Is Prostitution Legal in Taiwan?
In Taiwan, prostitution itself is not entirely illegal, but rather operates in a legal grey area. The act of selling sexual services is not explicitly criminalized; however, various laws and regulations make it difficult for prostitution to operate openly. For instance, it is illegal to operate a brothel or to engage in pimping activities. Moreover, while sex work itself is not criminalized, engaging in sex work in public spaces or public solicitation is considered a criminal offense.
What Are the Penalties and Enforcement Measures for Prostitution?
Penalties for engaging in illegal prostitution activities in Taiwan can include fines, imprisonment, and even corporal punishment. The enforcement measures for these penalties can vary depending on the specific offense and the jurisdiction in which the offense occurred. Some of the penalties and enforcement measures for prostitution-related offenses in Taiwan include:
- Operating a brothel: Fines up to TWD 100,000 (approximately USD 3,500) and imprisonment for up to one year
- Pimping activities: Fines up to TWD 100,000 (approximately USD 3,500) and imprisonment for up to five years
- Public solicitation: Fines ranging from TWD 1,500 (approximately USD 50) to TWD 30,000 (approximately USD 1,000)
- Engaging in sex work in public spaces: Fines ranging from TWD 1,500 (approximately USD 50) to TWD 30,000 (approximately USD 1,000)
What is Prostitution Commonly Called in Taiwan?
In Taiwan, prostitution is commonly referred to as jiànù (妓女) or xìnggōngzuòzhě (性工作者). The term jiànù is more traditional and often carries a negative connotation, while xìnggōngzuòzhě is a more modern term that translates to sex worker and is often used by advocacy groups and organizations working to support the rights and well-being of sex workers in Taiwan.
What is the History of Prostitution in Taiwan?
Prostitution has a long history in Taiwan, dating back to the 17th century during the Dutch colonial period. Throughout Taiwan’s history, the legality and regulation of prostitution have shifted with changes in political power and societal attitudes. Some key moments in the history of prostitution in Taiwan include:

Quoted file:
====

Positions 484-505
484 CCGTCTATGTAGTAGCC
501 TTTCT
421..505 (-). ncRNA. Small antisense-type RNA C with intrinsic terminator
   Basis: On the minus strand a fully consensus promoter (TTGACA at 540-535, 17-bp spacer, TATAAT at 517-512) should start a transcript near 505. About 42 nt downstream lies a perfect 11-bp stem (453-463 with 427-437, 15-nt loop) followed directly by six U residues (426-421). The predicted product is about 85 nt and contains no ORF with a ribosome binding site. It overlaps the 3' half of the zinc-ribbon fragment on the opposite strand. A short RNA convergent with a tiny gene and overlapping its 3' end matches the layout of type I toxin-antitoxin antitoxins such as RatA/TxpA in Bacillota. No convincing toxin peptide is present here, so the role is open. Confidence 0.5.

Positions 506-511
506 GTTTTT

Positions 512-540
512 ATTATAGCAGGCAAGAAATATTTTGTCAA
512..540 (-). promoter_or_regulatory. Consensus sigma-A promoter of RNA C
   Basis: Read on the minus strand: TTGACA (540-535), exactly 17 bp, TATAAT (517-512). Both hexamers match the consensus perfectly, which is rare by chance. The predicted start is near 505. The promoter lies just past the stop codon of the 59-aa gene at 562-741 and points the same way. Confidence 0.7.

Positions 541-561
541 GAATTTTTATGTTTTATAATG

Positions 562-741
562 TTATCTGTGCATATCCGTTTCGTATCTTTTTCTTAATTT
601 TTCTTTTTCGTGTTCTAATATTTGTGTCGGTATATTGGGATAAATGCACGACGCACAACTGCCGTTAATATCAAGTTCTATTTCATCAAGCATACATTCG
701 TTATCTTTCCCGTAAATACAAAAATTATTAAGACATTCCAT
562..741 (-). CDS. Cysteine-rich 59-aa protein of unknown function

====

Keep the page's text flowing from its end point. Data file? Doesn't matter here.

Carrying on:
- 17th-19th centuries: Prostitution was legal and regulated during the Dutch colonial period and the subsequent Qing dynasty.
- 1895-1945: During the Japanese colonial period, prostitution was strictly regulated and controlled by the Japanese government. Licensed brothels known as comfort stations were established to serve Japanese military personnel.
- 1945-1991: After World War II, prostitution remained legal but was gradually restricted. In 1991, the Taiwanese government enacted the Social Order Maintenance Act, which criminalized the operation of brothels and pimping activities.
- 2011: The Constitutional Court of Taiwan ruled that some sections of the Social Order Maintenance Act were unconstitutional, prompting the government to revise the laws and further restrict prostitution activities.
What Government Laws and Resources Regulate Prostitution in Taiwan?
The primary law regulating prostitution in Taiwan is the Social Order Maintenance Act, which criminalizes brothel operation, pimping activities, public solicitation, and engaging in sex work in public spaces. The act also grants local governments the authority to regulate prostitution within their jurisdictions. Additionally, the Human Trafficking Prevention and Control Act aims to combat human trafficking and protect the rights of victims, including those trafficked for sexual exploitation.
Various government agencies and non-governmental organizations (NGOs) work together to enforce prostitution laws, protect sex workers’ rights, and provide resources and support for those involved in the industry. Some of these organizations include the Ministry of the Interior, the National Immigration Agency, the Ministry of Labor, and NGOs such as the Collective of Sex Workers and Supporters (COSWAS) and the Garden of Hope Foundation.